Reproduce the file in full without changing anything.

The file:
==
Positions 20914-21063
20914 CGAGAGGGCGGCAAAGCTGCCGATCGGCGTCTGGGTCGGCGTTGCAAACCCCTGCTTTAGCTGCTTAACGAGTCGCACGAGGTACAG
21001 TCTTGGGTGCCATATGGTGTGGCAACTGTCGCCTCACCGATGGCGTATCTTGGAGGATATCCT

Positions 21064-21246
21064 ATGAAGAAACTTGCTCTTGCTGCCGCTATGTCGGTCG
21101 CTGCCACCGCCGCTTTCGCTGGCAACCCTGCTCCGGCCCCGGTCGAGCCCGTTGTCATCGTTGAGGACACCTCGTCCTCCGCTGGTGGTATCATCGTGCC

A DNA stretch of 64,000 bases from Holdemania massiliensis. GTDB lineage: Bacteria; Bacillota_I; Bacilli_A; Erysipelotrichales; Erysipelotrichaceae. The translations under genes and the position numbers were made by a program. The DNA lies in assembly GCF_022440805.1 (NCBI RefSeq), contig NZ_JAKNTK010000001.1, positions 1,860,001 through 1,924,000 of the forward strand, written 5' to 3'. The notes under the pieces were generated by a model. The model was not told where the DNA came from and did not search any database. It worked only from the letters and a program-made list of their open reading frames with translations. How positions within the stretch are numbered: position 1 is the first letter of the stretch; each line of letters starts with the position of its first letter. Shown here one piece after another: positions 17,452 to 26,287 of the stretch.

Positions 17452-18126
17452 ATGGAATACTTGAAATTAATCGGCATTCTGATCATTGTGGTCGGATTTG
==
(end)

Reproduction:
Positions 20914-21063
20914 CGAGAGGGCGGCAAAGCTGCCGATCGGCGTCTGGGTCGGCGTTGCAAACCCCTGCTTTAGCTGCTTAACGAGTCGCACGAGGTACAG
21001 TCTTGGGTGCCATATGGTGTGGCAACTGTCGCCTCACCGATGGCGTATCTTGGAGGATATCCT

Positions 21064-21246
21064 ATGAAGAAACTTGCTCTTGCTGCCGCTATGTCGGTCG
21101 CTGCCACCGCCGCTTTCGCTGGCAACCCTGCTCCGGCCCCGGTCGAGCCCGTTGTCATCGTTGAGGACACCTCGTCCTCCGCTGGTGGTATCATCGTGCC

A DNA stretch of 64,000 bases from Holdemania massiliensis. GTDB lineage: Bacteria; Bacillota_I; Bacilli_A; Erysipelotrichales; Erysipelotrichaceae. The translations under genes and the position numbers were made by a program. The DNA lies in assembly GCF_022440805.1 (NCBI RefSeq), contig NZ_JAKNTK010000001.1, positions 1,860,001 through 1,924,000 of the forward strand, written 5' to 3'. The notes under the pieces were generated by a model. The model was not told where the DNA came from and did not search any database. It worked only from the letters and a program-made list of their open reading frames with translations. How positions within the stretch are numbered: position 1 is the first letter of the stretch; each line of letters starts with the position of its first letter. Shown here one piece after another: positions 17,452 to 26,287 of the stretch.

Positions 17452-18126
17452 ATGGAATACTTGAAATTAATCGGCATTCTGATCATTGTGGTCGGATTTG